December retail sales were disappointing, falling 1.2%. The control group, which excludes volatile sectors like autos and building materials, fell 1.7%. This data was delayed by the government shutdown – we should be getting Jan numbers tomorrow.

 

Initial Jobless Claims rose to 239,000 last week.

 

It looks like Trump is going to sign the spending deal hashed out in Congress that provides some of the money he requested for the southern wall. He will continue to look for other options to get funding as well. Whether that includes declaring a national emergency to siphon fund from DOD is anyone’s guess.

 

Mark Calabria is set to testify before the Senate today as it considers his nomination to run FHFA, the housing regulator that oversees Fannie and Freddie. Calabria is a libertarian, and has questioned the government’s role in the mortgage market – particularly the support it gives the 30 year fixed rate mortgage, which is a distinctly American product which wouldn’t exist without government subsidies. Calabria has also been critical of the whole mortgage securitization market in general, believing that banks should hold (and service) more of their loans. The vote is expected to fall along party lines, with Republicans voting in favor and Democrats voting against.

 

The 30 year fixed rate mortgage is an anomaly that doesn’t exist anywhere else in the world that I am aware of. In most other countries, mortgages are adjustable rate, and banks hold them without government backstopping the credit. In other words, the borrower bears the interest rate risk, and the bank bears the credit risk. In the US, the lender bears the interest rate risk and the taxpayer bears the credit risk. Calabria has been critical of this product, arguing that it artificially inflates housing values which is a valid criticism. Of course the 30 year fixed rate mortgage isn’t the only subsidy out there – the tax treatment of mortgage interest is another, and flood insurance is another. These programs makes housing more affordable relative to incomes, which means it will be vulnerable to shocks. Does that mean these programs cause bubbles?  Not necessarily, since we have seen housing bubbles in several countries that don’t have these supports.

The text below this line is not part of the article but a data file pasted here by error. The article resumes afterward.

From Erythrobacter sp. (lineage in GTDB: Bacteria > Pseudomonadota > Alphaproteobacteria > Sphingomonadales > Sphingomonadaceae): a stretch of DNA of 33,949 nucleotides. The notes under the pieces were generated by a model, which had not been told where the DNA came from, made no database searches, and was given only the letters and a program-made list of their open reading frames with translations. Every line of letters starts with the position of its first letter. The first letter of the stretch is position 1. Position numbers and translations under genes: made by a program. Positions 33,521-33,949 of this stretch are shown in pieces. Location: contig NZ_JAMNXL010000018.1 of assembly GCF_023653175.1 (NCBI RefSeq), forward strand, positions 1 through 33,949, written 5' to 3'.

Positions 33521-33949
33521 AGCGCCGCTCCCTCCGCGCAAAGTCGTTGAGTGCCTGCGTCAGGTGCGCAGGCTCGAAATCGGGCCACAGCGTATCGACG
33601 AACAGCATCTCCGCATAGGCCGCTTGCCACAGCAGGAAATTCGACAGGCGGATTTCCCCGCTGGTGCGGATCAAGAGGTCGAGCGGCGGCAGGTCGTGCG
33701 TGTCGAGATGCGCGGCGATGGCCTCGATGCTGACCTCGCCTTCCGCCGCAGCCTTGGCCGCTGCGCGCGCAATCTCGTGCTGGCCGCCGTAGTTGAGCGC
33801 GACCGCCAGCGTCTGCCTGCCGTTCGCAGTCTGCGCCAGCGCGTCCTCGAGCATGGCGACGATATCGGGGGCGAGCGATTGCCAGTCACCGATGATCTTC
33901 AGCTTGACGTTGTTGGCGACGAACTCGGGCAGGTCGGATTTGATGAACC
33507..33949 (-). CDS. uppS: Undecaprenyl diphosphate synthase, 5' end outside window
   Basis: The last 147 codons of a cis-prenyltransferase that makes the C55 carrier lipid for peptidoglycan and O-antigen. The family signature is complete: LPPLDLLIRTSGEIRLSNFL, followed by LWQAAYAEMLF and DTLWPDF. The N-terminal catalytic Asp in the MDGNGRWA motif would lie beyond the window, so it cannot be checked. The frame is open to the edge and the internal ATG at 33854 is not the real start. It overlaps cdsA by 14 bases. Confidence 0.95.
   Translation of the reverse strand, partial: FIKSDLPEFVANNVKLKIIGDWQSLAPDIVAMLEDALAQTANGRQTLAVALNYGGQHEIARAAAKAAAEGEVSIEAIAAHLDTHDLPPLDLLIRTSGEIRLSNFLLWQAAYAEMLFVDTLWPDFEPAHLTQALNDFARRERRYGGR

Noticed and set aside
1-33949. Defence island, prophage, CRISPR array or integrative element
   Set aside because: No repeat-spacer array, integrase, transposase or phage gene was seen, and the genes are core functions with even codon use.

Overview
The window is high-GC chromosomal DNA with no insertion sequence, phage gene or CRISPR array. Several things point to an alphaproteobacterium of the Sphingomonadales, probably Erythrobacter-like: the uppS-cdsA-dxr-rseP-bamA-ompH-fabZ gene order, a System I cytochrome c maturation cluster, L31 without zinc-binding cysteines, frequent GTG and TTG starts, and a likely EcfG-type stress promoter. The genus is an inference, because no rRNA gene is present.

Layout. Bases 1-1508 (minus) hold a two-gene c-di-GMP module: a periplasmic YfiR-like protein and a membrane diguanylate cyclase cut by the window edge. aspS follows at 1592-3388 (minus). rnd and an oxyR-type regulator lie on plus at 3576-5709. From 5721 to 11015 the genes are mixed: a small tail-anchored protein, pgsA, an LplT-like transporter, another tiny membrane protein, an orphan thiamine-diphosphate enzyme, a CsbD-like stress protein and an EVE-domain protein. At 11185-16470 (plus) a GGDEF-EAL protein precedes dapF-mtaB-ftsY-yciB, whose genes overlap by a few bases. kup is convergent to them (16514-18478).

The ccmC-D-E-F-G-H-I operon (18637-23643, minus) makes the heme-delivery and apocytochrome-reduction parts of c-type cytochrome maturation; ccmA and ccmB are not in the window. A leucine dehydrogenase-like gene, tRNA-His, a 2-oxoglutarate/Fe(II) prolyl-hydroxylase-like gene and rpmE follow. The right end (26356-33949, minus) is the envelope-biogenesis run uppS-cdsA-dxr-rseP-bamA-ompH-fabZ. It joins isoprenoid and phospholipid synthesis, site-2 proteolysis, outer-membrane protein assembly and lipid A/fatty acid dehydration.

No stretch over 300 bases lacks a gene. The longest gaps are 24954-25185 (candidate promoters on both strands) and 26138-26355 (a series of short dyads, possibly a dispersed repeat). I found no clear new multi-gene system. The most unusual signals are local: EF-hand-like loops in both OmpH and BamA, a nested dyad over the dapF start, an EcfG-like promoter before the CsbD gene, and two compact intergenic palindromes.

Mortgage delinquencies continue to fall, as the 30 day DQ rate hits the lowest level in 10 years. 30 day DQs fell from 5.2% to 4.1% over the past year, while foreclosures fell from 0.6% to 0.4%. CoreLogic CEO Frank Martell said, “On a national basis, we continue to see strong loan performance. Areas that were impacted by hurricanes or wildfires in 2018 are now seeing relatively large annual gains in the share of mortgages moving into 30-day delinquency. As with previous disasters, this is to be expected and we will see the impacts dissipate over time.”

Morning Report: Congressional Democrats take aim at BB&T / Suntrust merger

Vital statistics:

 

Last Change
S&P futures 2714 -8
Eurostoxx index 360.39 2.36
Oil (WTI) 52.28 -0.41
10 year government bond yield 2.64%
30 year fixed rate mortgage 4.43%

 

Stocks are down this morning on overseas weakness. Bonds and MBS are up small.

 

There is a possibility we could see another government shutdown at the end of the week. Talks over the weekend concerning border security funding went nowhere. For the financial industry, it will make funding loans for government employees more difficult, but everything else should be transparent.

 

Consumer staples companies are raising prices as commodity prices, transportation and labor costs increase. “The good news is that competitors are raising [prices] in those categories as we speak,” Church & Dwight Chief Executive Matthew Farrell said on a conference call last week when the company reported higher quarterly sales and lower profits. The Fed has been anxious to create more inflation, and it looks like they have finally succeeded. Does this mean we are headed for a repeat of 1970s inflation? Probably not – at least not in the near future. But it does mean the Fed Funds futures might be a touch too sanguine about monetary policy in 2019.

 

Speaking of inflation, we will get the consumer price index and the producer price index this week, which should be the only market-moving data.

 

Maxine Waters thinks the STI / BBT merger requires “serious scrutiny” “This proposed merger between SunTrust and BB&T is a direct consequence of the deregulatory agenda that Trump and Congressional Republicans have advanced,” Waters said in a statement to American Banker. “The proposed merger raises many questions and deserves serious scrutiny from banking regulators, Congress and the public to determine its impact and whether it would create a public benefit for consumers.” IIRC, all the “deregulaton” did was raise the ceiling for stress tests to $250 billion in assets. And that was due to the fact that many small banks were spending a lot on compliance and risk management for a portfolio of traditional bank loans. While it is entirely possible that someone at East Podunk Savings and Loan may blow himself up selling protection on a basket of CDO squareds, it is highly unlikely as well. And imposing all sorts of regulatory burdens on these banks under the guise of tackling systemic risk was on the wrong side of the cost / benefit ledger.

 

 

Morning Report: Inflation is tame, gas is not